Apart from a possible overestimation of BP due to methodology limits, the observed prevalence of pre-HT and HT in Tunisian adolescents are among the highest rates reported in the literature for this age class, where prevalence ranged between < 1% and 5.1% for HT [15,32,35] and from < 10% to < 40% for pre-HT [32,36-39]. Comparing the prevalence of elevated BP with data in the literature is difficult because it is easily subject to bias related to the class of age chosen as well as regional differences in the definition of elevated BP, the distribution of reference BP data and the method used to measure BP [31,32,40]. However in many countries, it remains largely underestimated [41,42]. Recently, Hansen et al.  showed that among a cohort of 14187 children and adolescents aged 3-18 followed regularly in a large academic urban medical system in northeast Ohio (USA), only 26% of HT and 11% of pre-HT cases had an appropriate diagnosis recorded in their electronic medical record. The authors suggested that this low diagnosis rate could be accounted for by the lack of knowledge concerning normal BP ranges and the lack of awareness of a patient's previous BP readings. Thus, it would be useful to provide a practical tool for physicians to enable them to easily identify the threshold of normal BP values for adolescents according to age, gender and height.
The present study identified gender differences mainly in the prevalence of elevated BP as Tunisian males were more affected than females. Gender differences in the risk of developing elevated BP have been reported by several authors in different populations [37,43-45]. According to Dasgupta et al., the gender differences in the risk of elevated BP can be explained by the impact of sex steroids on BP . This factor is also strongly suggested by experimental models .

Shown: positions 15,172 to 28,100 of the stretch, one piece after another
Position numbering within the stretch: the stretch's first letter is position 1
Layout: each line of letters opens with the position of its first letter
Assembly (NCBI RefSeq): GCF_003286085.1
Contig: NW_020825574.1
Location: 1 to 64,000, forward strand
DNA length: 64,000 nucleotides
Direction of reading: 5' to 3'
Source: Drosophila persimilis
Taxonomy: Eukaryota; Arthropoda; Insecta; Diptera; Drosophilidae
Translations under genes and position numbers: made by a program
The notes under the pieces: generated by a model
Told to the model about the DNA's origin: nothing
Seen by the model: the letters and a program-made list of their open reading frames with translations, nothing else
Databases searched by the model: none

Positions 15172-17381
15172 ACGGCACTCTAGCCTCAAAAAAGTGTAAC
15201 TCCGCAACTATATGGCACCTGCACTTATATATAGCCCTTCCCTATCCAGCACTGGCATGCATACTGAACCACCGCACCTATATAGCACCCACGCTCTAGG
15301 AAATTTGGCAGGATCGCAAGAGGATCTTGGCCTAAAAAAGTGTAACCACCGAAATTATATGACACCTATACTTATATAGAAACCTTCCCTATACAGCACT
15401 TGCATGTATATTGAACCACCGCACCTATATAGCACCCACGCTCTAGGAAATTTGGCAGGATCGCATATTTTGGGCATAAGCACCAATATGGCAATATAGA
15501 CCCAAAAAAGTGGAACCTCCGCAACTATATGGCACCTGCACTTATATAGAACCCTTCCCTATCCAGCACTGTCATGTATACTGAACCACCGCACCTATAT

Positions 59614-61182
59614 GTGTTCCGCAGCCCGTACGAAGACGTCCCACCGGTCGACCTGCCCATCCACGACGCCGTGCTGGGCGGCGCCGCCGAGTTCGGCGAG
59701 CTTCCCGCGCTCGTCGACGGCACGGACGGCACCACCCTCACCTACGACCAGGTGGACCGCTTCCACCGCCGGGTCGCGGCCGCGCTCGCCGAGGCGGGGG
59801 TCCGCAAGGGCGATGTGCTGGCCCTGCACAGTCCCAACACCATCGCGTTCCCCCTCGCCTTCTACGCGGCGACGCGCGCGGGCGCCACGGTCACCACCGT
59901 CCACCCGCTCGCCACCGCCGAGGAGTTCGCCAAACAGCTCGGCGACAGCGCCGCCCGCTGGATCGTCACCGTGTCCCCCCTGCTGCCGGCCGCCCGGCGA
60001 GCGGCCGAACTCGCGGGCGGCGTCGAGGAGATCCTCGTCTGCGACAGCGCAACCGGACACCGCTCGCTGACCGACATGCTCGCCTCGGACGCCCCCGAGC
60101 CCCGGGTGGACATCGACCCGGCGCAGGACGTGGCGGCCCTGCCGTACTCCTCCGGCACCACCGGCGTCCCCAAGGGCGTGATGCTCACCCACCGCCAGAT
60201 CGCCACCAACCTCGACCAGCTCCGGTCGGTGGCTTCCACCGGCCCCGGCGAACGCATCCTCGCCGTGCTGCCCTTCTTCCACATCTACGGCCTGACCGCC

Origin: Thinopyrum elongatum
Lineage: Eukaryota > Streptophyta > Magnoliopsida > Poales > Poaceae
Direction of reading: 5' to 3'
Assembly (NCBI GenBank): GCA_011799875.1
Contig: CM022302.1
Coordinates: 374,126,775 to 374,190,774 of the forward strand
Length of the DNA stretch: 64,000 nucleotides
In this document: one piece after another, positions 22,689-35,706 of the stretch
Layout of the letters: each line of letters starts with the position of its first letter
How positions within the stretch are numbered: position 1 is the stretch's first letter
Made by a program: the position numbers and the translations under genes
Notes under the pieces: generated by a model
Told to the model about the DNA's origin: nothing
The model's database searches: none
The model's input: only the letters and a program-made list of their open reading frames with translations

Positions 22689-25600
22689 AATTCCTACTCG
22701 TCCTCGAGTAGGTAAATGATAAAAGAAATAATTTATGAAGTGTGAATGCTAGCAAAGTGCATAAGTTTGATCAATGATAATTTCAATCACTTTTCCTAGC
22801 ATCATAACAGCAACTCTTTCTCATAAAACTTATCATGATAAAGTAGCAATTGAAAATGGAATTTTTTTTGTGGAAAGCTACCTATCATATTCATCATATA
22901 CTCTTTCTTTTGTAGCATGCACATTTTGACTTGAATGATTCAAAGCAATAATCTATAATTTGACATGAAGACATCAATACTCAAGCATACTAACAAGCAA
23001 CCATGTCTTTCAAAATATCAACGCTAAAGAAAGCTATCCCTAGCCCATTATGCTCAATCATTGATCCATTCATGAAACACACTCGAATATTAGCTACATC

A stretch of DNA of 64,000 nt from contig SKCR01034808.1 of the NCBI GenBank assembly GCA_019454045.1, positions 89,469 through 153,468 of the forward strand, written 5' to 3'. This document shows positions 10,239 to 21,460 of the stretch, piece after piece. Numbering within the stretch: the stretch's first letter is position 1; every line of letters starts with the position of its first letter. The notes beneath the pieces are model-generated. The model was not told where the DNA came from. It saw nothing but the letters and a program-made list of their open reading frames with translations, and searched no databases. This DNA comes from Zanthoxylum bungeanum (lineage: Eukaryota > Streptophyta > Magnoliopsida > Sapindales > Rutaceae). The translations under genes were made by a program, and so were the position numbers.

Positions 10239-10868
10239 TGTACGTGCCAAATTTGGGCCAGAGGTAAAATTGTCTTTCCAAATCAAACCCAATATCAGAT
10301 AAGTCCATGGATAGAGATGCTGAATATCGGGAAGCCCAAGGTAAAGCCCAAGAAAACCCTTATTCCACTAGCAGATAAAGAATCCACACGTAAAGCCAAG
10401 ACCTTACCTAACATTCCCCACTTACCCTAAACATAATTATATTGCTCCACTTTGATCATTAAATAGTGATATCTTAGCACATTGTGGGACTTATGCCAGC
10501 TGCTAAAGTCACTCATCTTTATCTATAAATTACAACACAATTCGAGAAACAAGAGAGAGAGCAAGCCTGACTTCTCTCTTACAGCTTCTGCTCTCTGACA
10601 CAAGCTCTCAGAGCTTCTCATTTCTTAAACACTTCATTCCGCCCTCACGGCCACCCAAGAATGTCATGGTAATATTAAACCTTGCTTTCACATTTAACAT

The prevalence of elevated BP and HT were higher among overweight and obese Tunisian adolescents. The association between BP level and overweight status has been documented in many young populations thanks to prospective and cross-sectional studies [11,32,47-49]. According to a recent review, there are three main mechanisms of obesity-induced- hypertension: activation of the sympathetic nervous system, renal, and hormonal dysfunction .
On the other hand, in the models including both BMI and WC as covariates, a significant association was found between WC and BP status for males and females adolescents, especially with elevated BP. These results show that BMI and WC, despite being strongly correlated, once adjusted for one another, remain significantly associated with elevated BP, indicating that they are independently associated with elevated BP. These findings are in agreement with data in the literature [49,51-53]. Indeed, according to many authors, the distribution of body fat in particular abdominal fat, is even considered to be more predictive of health risk than whole body composition measures such as BMI . The association between WC and elevated BP has been attributed to hyperinsulinemia induced by excess abdominal fat [55,56].